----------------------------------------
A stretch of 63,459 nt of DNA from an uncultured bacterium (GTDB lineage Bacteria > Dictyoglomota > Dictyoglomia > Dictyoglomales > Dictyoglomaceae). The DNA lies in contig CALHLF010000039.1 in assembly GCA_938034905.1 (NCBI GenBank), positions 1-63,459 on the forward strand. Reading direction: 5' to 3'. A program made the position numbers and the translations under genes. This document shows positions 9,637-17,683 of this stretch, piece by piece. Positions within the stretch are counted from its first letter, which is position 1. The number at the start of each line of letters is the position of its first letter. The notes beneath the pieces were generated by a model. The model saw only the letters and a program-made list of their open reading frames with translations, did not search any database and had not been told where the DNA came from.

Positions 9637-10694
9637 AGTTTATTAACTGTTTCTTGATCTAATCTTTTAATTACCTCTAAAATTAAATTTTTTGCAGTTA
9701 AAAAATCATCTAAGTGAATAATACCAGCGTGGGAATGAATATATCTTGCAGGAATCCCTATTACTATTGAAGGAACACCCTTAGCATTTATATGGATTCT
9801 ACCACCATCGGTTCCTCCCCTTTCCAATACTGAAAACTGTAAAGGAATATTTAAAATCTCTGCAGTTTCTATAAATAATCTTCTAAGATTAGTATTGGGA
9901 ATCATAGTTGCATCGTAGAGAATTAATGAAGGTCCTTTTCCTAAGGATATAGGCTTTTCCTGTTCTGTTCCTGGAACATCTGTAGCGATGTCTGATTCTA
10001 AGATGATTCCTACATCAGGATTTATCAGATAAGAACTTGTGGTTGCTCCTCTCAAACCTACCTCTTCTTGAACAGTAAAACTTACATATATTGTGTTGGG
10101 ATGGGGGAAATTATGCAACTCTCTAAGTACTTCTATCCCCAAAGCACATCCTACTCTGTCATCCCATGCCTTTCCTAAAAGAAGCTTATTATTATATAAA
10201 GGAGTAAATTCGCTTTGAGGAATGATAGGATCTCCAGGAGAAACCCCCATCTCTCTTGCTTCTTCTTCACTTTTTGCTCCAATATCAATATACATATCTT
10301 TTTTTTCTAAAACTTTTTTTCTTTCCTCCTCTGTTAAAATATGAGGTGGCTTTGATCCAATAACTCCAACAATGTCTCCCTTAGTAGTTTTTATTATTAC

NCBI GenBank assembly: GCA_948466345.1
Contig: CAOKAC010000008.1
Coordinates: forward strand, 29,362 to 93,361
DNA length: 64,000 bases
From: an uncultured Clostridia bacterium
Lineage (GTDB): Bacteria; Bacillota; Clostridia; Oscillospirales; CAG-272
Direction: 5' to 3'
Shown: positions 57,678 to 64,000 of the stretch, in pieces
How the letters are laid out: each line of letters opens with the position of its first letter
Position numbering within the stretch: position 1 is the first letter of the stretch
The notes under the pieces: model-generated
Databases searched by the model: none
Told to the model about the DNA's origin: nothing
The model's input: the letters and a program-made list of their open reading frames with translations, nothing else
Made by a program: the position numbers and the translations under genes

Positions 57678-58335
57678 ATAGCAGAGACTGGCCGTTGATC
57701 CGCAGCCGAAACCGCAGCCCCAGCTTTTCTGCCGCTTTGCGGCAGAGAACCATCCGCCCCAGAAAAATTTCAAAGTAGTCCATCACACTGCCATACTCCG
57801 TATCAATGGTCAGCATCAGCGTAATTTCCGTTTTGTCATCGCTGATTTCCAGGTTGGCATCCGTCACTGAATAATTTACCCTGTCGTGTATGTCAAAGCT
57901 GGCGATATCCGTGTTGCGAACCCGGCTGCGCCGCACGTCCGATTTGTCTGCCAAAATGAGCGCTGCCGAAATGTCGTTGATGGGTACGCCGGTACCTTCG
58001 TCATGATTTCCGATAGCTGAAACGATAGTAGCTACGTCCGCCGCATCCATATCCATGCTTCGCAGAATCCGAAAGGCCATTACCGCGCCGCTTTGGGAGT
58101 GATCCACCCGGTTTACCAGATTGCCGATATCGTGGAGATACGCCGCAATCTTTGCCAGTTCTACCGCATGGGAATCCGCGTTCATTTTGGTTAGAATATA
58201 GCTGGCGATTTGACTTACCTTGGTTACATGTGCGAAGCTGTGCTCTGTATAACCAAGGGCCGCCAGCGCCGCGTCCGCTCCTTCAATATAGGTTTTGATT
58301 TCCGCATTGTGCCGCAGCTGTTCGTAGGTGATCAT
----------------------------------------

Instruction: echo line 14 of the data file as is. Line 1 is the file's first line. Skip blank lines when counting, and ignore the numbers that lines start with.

DNA length: 64,000 bases